Artist: Ugly Duckling
Album: Journey to Anywhere
Label: XL Recordings
There are often clear points of reference when you're trying to place the era of a piece of music- the sound itself, the production and the (sometimes questionable) fashion of the artist all tend to be good starting points. Listen to an early Kinks album and you could pretty much imagine what they look like, where they're from and what year the record was released in - not that that's a bad thing! Similarly, listening to a Human League record screams 'THE 1980s!!' from the first few bars: a glance at their definitely questionable fashion choices merely confirms it.
But some groups manage to defy this notion. Unique artists such as Bowie or The Beatles transcend time and sound by releasing music that sounds current and fresh whenever it's heard, whilst Television's 1977 album Marquee Moon is essentially 2001's Is This It pumped full of steroids. Other artists tend to go the other way. Despite releasing their debut record in 2012, The Allah-Las' music sounds so quintessentially 60s that the invention of time travel suddenly seems a very realistic possibility. Although the jump in time isn't quite so drastic for Ugly Duckling, the idea remains the same.
An album that's firmly rooted in the late 80s golden era of hip-hop but released in 2001, Journey to Anywhere is like the lovechild of 3 Feet High and Rising and Midnight Marauders. It retains the hallmarks of its forefathers - namely heavy sampling and scratching - and fittingly, the style of the record can be ascertained from the sampling involved. Alongside the staple James Brown sample, Ugly Duckling also plunder from the likes of Junior Mance (Jazz), The Sylvers (Disco), Leon Haywood (Funk) and Joe Cuba (Latin Boogaloo) to create an essential jazz rap record.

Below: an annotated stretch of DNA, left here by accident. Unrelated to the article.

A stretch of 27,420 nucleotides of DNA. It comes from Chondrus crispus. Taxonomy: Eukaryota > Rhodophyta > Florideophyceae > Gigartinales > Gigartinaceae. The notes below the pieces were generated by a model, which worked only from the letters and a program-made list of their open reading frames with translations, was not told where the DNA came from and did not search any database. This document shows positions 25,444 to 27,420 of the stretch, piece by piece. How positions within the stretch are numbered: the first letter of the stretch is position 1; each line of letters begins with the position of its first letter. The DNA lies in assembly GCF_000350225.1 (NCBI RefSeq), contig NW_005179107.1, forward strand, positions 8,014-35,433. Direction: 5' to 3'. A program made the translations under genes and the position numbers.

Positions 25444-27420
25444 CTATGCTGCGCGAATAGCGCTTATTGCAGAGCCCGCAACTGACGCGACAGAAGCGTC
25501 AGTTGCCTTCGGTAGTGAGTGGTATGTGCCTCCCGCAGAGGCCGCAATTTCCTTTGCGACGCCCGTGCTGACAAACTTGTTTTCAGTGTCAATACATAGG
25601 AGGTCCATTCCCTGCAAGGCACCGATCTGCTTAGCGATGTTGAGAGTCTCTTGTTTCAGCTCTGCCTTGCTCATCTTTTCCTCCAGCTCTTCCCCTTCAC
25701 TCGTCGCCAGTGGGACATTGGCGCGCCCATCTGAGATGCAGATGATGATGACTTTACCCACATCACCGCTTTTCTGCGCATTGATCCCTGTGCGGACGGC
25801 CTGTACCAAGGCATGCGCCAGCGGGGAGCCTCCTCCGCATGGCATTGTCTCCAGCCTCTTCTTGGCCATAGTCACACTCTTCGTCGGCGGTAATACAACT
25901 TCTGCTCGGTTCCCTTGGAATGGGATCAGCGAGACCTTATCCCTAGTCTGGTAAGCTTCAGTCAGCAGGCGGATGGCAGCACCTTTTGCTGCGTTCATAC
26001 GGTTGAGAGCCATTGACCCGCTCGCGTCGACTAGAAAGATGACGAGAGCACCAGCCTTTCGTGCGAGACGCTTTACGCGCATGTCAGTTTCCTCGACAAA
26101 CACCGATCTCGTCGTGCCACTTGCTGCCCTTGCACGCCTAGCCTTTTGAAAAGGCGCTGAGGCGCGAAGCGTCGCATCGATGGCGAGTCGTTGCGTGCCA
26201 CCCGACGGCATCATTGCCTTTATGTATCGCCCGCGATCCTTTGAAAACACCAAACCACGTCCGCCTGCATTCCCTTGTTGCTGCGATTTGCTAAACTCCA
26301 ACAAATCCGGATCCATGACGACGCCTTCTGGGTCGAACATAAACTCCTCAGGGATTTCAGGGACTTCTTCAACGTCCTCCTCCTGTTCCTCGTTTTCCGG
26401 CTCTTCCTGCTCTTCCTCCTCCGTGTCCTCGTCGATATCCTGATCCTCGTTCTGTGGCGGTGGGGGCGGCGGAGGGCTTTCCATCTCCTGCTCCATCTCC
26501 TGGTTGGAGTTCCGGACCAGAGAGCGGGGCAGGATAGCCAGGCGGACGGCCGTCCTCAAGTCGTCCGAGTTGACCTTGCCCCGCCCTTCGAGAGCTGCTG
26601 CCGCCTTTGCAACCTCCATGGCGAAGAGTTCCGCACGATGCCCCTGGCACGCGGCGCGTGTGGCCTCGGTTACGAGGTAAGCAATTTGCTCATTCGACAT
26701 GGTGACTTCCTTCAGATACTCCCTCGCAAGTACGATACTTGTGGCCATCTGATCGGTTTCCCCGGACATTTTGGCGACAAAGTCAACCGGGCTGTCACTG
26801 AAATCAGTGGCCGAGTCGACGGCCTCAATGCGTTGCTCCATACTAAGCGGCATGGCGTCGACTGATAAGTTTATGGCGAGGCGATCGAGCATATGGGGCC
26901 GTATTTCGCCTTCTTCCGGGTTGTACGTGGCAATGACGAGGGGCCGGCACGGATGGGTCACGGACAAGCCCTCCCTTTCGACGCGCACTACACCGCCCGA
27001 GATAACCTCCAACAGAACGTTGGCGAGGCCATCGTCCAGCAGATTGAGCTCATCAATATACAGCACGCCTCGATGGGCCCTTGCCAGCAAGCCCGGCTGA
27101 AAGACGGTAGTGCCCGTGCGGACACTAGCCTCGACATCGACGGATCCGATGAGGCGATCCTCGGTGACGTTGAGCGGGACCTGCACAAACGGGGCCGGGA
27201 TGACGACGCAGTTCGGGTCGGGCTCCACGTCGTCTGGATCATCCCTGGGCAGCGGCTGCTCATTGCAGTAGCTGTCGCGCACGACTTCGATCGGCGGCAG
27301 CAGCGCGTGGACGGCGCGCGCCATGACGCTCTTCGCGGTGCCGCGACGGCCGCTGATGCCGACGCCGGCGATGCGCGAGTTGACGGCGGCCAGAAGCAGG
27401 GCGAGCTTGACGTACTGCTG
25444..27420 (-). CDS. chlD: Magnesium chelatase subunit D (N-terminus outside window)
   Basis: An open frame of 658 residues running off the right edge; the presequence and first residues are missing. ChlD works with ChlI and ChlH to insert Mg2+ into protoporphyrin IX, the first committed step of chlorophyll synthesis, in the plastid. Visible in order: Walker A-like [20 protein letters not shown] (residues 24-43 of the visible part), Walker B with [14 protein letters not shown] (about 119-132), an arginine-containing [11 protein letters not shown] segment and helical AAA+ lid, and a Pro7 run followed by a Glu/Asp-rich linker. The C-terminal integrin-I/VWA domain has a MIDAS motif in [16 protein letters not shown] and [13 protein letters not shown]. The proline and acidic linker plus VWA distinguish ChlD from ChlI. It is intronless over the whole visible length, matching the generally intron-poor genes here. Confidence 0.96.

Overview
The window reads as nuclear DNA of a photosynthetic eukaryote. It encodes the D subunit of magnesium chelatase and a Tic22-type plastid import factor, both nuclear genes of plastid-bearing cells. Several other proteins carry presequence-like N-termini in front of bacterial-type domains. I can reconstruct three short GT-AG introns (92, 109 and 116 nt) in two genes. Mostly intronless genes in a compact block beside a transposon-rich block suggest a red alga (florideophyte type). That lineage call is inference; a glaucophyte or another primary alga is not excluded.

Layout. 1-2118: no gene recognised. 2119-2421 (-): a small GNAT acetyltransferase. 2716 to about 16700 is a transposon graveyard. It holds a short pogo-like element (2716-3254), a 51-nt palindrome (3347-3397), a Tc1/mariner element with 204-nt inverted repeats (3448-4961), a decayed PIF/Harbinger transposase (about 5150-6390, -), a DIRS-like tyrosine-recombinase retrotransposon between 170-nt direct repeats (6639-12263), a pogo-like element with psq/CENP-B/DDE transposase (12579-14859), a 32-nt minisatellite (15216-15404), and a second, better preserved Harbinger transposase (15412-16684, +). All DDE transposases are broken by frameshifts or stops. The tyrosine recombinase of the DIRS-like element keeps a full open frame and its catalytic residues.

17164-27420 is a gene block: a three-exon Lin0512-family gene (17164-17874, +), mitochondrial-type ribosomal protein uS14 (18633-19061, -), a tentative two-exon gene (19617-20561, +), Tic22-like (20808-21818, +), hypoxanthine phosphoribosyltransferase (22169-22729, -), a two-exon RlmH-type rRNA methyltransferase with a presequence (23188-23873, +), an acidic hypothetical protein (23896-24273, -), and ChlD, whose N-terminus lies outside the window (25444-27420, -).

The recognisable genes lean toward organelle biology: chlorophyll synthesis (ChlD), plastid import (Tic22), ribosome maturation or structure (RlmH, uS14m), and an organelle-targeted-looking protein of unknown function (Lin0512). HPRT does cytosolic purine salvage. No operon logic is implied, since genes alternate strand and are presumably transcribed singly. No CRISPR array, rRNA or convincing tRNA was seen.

The varied influences that shape the sound of the album are immediately evident from the first few seconds of Introduckling. Trumpets lifted from Iguana, an almost-unknown 70s British prog rock group, and then a beat from disco pioneer Hamilton Bohannon are a taster of things to come. Despite the playful and laid-back nature of Journey to Anywhere, the length and breadth of Ugly Duckling's musical influences cannot be understated.
It's music that can't fail to put a smile on your face. Sure, in places it's light-hearted and humorous, but don't let that distract you from the fact that this is a highly polished and consistent hip-hop album. Clocking in at 51 minutes and omitting the often tiresome interludes that have plagued other rap albums, it's a record that's stuffed full of radio-friendly singles, even though it never broke out of the underground to threaten daytime radio playlists.
Where their contemporaries in sound De La Soul tended to address social and political issues in their lyrical content, Ugly Duckling steer clear of that, and it's part of the album's appeal. The record isn't dressed up as anything it's not- Pick Up Lines concentrates on picking up girls in clubs - Honey was offended by the pick up line is the catchy refrain here - whilst Friday Night simply tells the tale of the group performing on a Friday night.
The standout tracks come in the carefree cuts A Little Samba and I Did It Like This, where skilfull sampling and catchy refrains are showcased once more. Despite arriving a full twelve years after 3 Feet High and Rising, Journey to Anywhere could justly be placed on a similar pedestal to the former. It captures a golden moment of time in the history of hip-hop and reinvents it effortlessly. Forward-thinking it may not be, but you would be hard-pressed to find anyone who doesn't find this a hugely enjoyable listen.
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